Sakai. E (1985) - Ikeda. J (2339)
Japan League (2), 10.08.13

(Solution below)
23...Rxe3 24.Rxe3 Rd5! (In the game I played 24...Rb4 quite quickly but immediately realised 24...Rd5 was winning on the spot - 24...Rb4 was a much longer win, at 48 moves.) 0-1

Thursday, 22 August 2013

2 weeks of chess in Japan

"Chess is as elaborate a waste of human intelligence as you can find outside an advertising agency."
- Raymond Chandler

by Junta

Through August-September I'm in my summer holidays here in Japan, and my last two weeks were filled with chess.

August 5-8:
Participated in a joint training camp of 7 university chess clubs of Japan, in Niigata.
August 9:
Played some training (rapid & blitz) games with Japan's top player, FM Shinya Kojima.
August 10-13:
Played in the 7-round FIDE-rated Japan League tournament in Tokyo, finishing =3rd with 5/7.
August 14, 16-18:
Played one blitz, one rapid tournament in Yokohama, with overseas masters also participating.

Over the two weeks I played 7 classical games, 17 rapid games, and easily over 100 blitz games over the board - I feel it's time for a bit of a rest from playing! I'll be posting game snippets and pictures in the days to come.

The second most important (after the World Championship match in November) and perhaps most exciting chess event of the year is the Chess World Cup currently going on in Norway - tonight the second game of the 4th round is being played, and every round has been very interesting to follow, with intriguing games and high drama.

On the official website above, you could enter your predictions for all 64 matches - there were 809 entries submitted before the commencement of Round 1, and after 3 rounds I'm sitting on =61st-84th with 69.8% of match winners correctly predicted. A Morozevich-Nakamura final seems extremely unlikely, but who knows...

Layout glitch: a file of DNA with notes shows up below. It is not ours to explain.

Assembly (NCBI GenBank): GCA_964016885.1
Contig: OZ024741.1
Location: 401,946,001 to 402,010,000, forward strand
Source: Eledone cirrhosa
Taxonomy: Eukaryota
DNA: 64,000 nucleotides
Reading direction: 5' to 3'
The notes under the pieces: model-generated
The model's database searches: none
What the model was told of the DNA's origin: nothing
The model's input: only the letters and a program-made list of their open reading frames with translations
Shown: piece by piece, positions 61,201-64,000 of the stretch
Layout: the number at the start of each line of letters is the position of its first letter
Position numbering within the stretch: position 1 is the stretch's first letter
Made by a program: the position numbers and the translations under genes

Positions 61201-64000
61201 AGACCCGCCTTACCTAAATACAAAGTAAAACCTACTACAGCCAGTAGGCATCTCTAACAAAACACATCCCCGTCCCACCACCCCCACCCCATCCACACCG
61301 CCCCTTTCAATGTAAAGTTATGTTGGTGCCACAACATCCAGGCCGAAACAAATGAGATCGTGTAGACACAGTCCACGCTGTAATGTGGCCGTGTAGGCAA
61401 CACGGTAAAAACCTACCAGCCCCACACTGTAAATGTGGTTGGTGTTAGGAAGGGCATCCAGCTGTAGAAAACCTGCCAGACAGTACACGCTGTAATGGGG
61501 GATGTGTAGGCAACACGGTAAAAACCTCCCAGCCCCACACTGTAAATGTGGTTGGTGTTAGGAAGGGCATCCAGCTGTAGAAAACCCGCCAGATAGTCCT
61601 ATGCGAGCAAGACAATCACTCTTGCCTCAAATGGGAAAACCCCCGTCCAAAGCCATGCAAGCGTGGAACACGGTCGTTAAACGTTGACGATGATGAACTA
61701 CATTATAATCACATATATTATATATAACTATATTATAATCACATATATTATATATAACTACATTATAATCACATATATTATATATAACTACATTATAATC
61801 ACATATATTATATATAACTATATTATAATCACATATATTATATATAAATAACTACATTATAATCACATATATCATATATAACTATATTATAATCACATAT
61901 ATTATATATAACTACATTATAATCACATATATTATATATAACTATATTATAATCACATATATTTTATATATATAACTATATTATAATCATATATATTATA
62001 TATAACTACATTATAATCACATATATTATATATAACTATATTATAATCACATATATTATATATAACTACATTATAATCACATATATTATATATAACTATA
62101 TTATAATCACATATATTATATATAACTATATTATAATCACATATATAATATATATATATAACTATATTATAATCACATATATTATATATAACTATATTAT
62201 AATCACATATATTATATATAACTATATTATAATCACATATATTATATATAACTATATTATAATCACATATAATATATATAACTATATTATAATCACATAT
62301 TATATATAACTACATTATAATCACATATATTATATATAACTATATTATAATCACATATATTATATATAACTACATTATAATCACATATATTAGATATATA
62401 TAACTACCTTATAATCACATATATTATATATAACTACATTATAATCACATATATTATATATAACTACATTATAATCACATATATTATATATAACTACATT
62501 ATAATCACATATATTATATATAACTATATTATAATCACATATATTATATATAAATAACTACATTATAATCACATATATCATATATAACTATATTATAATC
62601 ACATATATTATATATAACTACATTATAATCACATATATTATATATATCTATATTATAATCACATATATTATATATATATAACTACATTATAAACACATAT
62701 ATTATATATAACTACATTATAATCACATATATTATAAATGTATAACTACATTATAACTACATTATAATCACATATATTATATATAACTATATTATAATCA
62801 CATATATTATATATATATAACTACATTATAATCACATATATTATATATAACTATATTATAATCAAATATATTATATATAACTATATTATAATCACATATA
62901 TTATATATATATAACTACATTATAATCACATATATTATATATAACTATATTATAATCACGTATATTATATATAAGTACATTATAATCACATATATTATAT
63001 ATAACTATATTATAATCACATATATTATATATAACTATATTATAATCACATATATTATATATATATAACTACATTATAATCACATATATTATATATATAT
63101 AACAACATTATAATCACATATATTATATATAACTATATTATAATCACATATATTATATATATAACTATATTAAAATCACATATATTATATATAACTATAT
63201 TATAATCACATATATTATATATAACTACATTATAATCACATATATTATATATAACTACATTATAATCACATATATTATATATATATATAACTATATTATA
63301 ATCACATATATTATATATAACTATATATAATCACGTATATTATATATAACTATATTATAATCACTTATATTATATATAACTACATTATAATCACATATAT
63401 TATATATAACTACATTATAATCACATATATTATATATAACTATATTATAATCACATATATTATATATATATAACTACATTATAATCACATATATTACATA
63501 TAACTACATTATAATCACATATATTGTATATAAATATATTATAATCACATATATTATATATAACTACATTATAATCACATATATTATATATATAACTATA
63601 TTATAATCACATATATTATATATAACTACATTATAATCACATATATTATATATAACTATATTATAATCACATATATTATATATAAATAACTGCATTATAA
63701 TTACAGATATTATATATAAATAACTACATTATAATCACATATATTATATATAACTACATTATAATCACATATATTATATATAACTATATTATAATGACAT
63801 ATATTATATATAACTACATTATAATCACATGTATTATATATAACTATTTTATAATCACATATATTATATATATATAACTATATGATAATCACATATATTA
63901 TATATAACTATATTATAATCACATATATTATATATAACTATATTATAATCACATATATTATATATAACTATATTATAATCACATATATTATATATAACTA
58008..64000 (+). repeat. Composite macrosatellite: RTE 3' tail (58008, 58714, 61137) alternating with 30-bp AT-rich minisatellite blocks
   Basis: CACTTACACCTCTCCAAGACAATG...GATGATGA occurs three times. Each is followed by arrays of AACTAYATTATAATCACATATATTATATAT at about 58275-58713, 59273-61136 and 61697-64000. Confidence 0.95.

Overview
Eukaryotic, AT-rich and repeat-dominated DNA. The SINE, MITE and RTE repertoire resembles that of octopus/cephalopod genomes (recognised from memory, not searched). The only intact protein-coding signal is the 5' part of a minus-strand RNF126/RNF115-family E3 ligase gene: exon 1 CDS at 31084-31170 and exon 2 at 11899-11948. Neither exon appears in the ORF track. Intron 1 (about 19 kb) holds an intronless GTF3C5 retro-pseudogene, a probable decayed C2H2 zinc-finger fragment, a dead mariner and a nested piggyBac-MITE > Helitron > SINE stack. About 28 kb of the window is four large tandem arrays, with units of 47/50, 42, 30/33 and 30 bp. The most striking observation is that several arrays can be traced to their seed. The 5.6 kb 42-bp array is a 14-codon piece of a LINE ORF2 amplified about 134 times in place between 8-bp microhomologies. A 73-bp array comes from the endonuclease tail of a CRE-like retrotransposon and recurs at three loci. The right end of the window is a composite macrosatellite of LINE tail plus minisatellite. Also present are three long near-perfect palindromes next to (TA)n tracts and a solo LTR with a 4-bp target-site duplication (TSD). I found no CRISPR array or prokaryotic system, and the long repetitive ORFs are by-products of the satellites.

Edit: Yes, Nakamura has been knocked out by Korobov.

Tuesday, 6 August 2013

Mate in 11

by Andrew

This puzzle comes from IM Andras Toth's book Exploration in Chess Beauty, and is one of my favourites.

Mate in 11
G. Murkisch, 1969

The solution can be seen by highlighting the area below.

1.Ke7 Bb4+ 2.Kf6 Bc3+ 3.Kg5 Bd2+ 4.Kh4 Be1+ 5.Qf2!! Bxf2+ 6.Kg5 Be3+ 7.Kf6 Bd4+ 8.Ke7 Bc5+ 9.Kd8 Bb6 10.Kc8 Bxc7 11.Bxc8#

The king makes the seemingly pointless walk from d8 to h4 all so that that the queen can lure the bishop onto a different diagonal, the point of which only becomes relevant when it makes it to b6: it blocks the queen from being able to defend the rook and prevent mate.
A lovely piece of work that demonstrates with real elegance how what seem like the finest, most intricate details of a position can make such an important difference.

Reminiscent of a certain mate in 271 I saw once...

Composed by Nenad Petrovic, 1969.

Saturday, 3 August 2013

Back rank study

by Junta

Back rank mates are a motif we learn from our days as a beginner - a crisp way to end the game. Earlier this year I was going through some articles on the ChessCafe archives and came across an elegant study that's all about the back rank(s).

I. Hoch, 1973

White to play - what's the result with best play? Solution below (drag to uncover).
1.Qxc2 Re8! 2.Qc8! Qd7! 3.Qc1 (3.Qa8 h6) Qc7! 4.Ra8! 1-0

For two dozen other great examples (some quite famous) of back rank tactics, here's the link to the original article: Enjoy!